The owner of Club Med is in turmoil. Fosun, one of the main Chinese conglomerates, which owns dozens of companies in real estate, finance, tourism and pharmaceuticals, is the subject of a warning from its national banking regulator. According to the Bloomberg agency, Chinese financial institutions have received a call to examine their exposure to the Chinese group, indebted to the tune of 260 billion yuan (37.4 billion euros).
After the release of Bloomberg’s information on Tuesday September 13, Fosun shares tumbled 9.6% on the Hong Kong Stock Exchange on Wednesday September 14 to their lowest level since 2012 before recovering 4% on Thursday September 15 . Undermined by the repeated defaults of real estate developers like Evergrande, investor confidence in large Chinese groups is at its lowest this year. But the case of Fosun reveals a risk of contagion to other sectors.
Group leader Guo Guangchang promised to sue Bloomberg: « This false information from Bloomberg News has seriously damaged Fosun », he denounces in a press release published on the social network Weibo. The company is also downplaying the accusations, presenting the regulator’s recommendations as “routine information gathering”.
All-out acquisitions, then disposals
But, for investors, doubts about the health of the conglomerate were stoked by the sale of the group’s stake in a pharmaceutical company on September 2. Since this announcement, Fosun’s share price has lost 18%. Fosun justifies its asset sales by a desire to focus on its preferred sectors. Pharmacy is precisely one of the group’s core activities. The Fosun Pharma branch, for example, distributed the BioNTech vaccine in Hong Kong and Macao. The sale looks more like a desperate maneuver to raise cash than a refocus, from a company that Moody’s says must pay off 45% of its debt by March 2023.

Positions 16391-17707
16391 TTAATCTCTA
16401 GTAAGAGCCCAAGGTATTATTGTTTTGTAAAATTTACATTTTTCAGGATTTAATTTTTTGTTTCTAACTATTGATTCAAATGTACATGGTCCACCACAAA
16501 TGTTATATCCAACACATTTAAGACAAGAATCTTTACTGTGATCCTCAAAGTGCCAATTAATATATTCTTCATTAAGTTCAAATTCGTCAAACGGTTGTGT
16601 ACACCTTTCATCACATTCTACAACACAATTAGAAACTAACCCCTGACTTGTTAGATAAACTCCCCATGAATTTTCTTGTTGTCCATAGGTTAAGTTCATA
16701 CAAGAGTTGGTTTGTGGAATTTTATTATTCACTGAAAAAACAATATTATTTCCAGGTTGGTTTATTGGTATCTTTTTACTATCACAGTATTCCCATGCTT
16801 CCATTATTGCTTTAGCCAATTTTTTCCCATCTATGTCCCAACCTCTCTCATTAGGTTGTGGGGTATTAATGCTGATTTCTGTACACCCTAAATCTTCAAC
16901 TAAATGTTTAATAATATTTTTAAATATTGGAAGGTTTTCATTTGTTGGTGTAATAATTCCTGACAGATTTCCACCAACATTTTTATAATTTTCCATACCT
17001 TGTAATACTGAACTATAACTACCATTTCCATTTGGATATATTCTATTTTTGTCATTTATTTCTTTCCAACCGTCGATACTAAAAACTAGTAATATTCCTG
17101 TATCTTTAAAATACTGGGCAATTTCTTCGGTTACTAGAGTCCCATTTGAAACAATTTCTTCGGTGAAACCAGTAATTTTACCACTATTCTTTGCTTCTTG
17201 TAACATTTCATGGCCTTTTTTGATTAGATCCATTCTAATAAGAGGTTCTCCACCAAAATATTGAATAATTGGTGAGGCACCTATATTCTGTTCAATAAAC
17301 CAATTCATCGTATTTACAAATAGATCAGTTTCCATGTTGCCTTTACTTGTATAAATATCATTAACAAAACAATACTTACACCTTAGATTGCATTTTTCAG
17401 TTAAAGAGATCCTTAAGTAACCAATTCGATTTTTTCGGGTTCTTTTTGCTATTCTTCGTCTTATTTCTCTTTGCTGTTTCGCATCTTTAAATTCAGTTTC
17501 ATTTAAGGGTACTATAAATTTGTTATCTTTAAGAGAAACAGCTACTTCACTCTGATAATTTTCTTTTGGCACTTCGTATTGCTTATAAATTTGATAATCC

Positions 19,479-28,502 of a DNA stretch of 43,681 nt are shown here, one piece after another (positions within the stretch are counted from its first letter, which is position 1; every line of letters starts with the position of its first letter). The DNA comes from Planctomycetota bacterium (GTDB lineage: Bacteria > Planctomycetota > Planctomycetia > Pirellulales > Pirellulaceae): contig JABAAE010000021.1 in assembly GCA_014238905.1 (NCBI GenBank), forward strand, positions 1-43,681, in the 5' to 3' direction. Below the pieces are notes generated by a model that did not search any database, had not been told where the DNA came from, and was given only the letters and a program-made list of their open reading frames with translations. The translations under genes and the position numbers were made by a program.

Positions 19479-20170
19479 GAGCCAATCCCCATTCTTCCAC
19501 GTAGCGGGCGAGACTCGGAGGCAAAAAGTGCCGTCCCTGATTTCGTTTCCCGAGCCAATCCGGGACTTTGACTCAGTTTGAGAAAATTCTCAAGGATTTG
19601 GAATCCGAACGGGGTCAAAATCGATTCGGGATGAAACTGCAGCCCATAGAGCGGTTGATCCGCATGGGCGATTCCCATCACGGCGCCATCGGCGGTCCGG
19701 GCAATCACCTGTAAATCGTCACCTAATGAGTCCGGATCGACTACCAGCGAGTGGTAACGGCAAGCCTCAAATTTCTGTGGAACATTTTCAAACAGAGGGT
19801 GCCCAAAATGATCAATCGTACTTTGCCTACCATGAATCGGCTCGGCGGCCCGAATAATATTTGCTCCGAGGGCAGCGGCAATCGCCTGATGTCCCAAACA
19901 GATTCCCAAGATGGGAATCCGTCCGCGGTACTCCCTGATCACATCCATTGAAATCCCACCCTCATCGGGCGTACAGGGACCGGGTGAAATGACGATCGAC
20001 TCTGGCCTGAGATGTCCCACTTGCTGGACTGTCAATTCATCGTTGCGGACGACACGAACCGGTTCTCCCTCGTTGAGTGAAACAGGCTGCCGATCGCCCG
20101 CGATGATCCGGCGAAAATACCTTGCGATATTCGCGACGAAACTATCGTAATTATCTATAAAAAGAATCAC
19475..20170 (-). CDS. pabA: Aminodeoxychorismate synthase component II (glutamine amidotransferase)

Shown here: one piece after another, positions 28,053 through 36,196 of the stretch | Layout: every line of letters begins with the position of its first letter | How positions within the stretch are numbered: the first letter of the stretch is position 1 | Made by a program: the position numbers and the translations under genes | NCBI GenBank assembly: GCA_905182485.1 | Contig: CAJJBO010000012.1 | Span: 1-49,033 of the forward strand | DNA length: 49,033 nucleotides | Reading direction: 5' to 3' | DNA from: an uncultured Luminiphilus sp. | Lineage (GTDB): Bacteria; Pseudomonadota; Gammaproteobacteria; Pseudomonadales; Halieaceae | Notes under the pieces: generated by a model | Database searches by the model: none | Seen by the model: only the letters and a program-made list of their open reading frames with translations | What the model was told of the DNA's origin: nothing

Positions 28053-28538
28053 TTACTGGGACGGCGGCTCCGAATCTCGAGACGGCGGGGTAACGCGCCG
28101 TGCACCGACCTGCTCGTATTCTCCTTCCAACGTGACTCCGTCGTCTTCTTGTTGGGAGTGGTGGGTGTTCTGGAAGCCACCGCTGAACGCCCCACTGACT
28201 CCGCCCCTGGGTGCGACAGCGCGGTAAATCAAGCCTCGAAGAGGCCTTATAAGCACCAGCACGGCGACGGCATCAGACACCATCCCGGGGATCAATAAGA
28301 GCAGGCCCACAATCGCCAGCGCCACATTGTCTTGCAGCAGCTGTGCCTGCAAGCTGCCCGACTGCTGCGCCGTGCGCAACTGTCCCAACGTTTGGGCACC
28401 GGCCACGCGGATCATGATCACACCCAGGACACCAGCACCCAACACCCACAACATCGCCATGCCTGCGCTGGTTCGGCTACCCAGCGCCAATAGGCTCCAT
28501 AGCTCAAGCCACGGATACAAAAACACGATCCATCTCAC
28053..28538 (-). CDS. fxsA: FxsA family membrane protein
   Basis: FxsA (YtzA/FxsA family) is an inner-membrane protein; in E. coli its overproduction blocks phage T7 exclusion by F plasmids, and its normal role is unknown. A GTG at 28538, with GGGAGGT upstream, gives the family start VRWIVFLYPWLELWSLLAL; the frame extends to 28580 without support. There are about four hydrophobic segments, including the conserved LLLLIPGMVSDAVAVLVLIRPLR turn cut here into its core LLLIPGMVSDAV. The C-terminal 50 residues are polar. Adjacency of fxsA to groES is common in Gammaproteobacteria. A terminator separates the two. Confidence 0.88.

Fosun looks like the last survivor of a bygone era. Created in 1992 by Guo Guangchang, the group had grown from 2010, multiplying acquisitions in all directions: in a few years, the group had bought Club Med, the English football club Wolverhampton Wanderers, or the largest Portuguese bank, Millennium BCP.
To the point of attracting the wrath of the authorities, worried about the financial risks taken by these Chinese giants fond of acquisitions, such as the promoter Wanda, the insurer Anbang, or HNA, another conglomerate present in dozens of sectors. These last three have all been dismantled, partially or totally. But, among these groups qualified as « gray rhinoceros » (obvious risks, but difficult to contain) by the Chinese state media, Fosun was seen as a relatively good student, with solid finances.
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